Lech Walesa Warns Against Loss of American Leadership in the World
At a fundraising event in Illinois, the old Solidarity union leader and former Polish president showed he had lost none of his passion for freedom fighting.
November 1, 2010 - 12:00 am
Less than a week before Tuesday’s midterm elections, Illinois conservatives welcomed an unlikely ally. Legendary Polish Solidarity leader, Lech Walesa, appeared in downtown Chicago last Thursday at a fundraising event organized by citizen watchdog group For the Good of Illinois. The former Polish president, trade-union organizer, and Nobel Prize laureate came rhetorically armed with a new Solidarity rallying-cry for Illinoisans yearning for new leadership.
Before 300 conservative leaders and activists on Thursday, Walesa dourly remarked that while the U.S. leads the world militarily and economically, in many ways it no longer leads the world “morally and politically.” “Sometimes when we look up to the only superpower in the world,“ Walesa lamented, “we have some doubt whether the United States really wants to continue being the superpower.” He still referred to the stars and stripes, however, as the “last best hope for the world.” Walesa should know.
He endured years of persecution at the hands of Poland’s communist capo, and was a founder of the trade-union movement Solidarity in the early 1980s. The movement (“Solidarność” in Polish) swelled to become a broad-based anti-Soviet social crusade in Poland, ultimately propelling the Iron Curtain’s collapse and Poland’s first free elections since before World War II (Walesa subsequently became Poland’s president in the newly re-established office).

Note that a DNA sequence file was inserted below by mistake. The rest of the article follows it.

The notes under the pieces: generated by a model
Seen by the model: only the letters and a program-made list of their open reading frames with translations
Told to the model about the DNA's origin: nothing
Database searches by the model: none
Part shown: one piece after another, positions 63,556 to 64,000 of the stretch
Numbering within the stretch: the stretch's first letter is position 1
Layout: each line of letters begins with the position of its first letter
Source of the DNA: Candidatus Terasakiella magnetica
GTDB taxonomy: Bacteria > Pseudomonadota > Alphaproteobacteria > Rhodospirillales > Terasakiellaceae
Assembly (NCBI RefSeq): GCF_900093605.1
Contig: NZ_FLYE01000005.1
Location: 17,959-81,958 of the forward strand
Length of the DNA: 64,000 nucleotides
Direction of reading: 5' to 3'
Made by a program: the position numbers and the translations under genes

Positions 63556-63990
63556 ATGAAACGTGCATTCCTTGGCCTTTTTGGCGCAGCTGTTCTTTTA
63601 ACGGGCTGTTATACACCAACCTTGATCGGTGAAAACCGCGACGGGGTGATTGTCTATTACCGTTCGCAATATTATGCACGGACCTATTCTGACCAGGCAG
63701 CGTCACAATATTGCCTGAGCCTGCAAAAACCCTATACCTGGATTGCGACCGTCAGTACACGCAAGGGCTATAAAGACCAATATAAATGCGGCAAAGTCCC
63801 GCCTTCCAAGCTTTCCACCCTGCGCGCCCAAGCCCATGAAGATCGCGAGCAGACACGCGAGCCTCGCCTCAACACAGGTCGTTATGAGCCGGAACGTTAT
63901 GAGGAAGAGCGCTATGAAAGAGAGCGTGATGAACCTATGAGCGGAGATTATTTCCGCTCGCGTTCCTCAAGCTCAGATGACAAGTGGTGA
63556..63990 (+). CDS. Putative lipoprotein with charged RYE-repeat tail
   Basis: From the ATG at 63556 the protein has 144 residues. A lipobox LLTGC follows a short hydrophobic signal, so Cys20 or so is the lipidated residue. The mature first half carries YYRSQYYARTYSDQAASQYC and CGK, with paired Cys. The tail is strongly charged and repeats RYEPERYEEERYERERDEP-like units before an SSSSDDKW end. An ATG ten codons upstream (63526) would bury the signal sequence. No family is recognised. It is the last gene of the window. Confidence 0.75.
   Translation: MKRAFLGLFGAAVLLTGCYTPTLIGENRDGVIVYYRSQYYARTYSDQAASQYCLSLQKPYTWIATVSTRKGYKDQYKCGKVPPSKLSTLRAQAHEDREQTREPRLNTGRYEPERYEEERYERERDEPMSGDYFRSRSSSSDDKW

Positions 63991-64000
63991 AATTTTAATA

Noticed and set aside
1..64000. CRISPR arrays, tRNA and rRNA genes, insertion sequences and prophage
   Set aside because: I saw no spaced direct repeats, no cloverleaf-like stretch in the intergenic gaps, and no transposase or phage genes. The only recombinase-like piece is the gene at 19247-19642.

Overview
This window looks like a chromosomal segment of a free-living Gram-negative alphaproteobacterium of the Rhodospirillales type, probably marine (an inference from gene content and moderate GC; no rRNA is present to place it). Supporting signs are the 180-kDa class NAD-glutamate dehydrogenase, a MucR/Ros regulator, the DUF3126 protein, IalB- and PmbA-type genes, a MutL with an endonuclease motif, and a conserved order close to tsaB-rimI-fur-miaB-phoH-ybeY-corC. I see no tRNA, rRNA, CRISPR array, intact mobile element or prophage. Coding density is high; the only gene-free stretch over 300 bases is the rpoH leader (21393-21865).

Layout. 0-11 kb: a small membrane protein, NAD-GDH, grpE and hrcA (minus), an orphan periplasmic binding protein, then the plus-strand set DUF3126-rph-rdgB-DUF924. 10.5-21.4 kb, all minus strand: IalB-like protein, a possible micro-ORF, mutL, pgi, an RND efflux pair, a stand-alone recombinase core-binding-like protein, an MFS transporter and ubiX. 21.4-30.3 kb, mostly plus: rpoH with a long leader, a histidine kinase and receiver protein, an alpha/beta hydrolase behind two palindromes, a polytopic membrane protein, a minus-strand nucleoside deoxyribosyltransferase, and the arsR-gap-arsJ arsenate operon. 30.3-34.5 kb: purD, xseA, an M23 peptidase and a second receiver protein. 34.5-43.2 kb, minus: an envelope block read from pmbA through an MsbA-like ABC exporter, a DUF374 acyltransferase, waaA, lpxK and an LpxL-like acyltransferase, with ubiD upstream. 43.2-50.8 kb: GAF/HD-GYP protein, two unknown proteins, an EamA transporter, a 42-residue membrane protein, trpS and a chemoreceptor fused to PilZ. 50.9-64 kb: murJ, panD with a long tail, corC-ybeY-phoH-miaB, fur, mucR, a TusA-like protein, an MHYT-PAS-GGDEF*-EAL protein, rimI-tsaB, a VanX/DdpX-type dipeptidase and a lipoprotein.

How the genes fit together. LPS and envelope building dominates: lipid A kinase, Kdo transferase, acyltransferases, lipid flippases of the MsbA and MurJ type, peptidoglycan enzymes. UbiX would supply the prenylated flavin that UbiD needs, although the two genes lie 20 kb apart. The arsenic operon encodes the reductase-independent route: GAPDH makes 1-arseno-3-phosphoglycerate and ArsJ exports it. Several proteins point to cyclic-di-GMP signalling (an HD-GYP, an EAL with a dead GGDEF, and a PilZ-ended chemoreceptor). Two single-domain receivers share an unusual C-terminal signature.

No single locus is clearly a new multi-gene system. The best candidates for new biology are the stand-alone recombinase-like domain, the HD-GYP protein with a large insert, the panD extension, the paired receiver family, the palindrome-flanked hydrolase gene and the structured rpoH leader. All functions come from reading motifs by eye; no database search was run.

Given that history, the old freedom fighter didn’t mince words when it came to criticizing America’s current course. Through a translator, Walesa’s remarks were decidedly grim at times, and at other times surprisingly self-deprecating. In a comprehensive, seemingly stream-of-conscious address, Walesa shared his freedom-fighting experience while also providing warnings of the absence of American leadership on the world stage. He also cautioned against China’s political and economic expansion. Responding to the notion that the U.S. was no longer interested in retaining its superpower status, he jokingly offered that Poland was ready to take the baton.
Republican gubernatorial candidate Bill Brady sat next to Welesa during the lunch-in fundraiser (though buffered by a translator), and addressed the naturally friendly audience. Arguing that the current state government is “ruled” by “secrecy,” and marked by wastefulness and corruption, Brady tied Welesa’s struggle in the 80s to that of conservatives today. Without notes, the state senator from Bloomington (Illinois) appeared confident and optimistic days before the election. Brady is currently four points ahead of his Democratic opponent, Governor Pat Quinn, in a recent Chicago Tribune poll.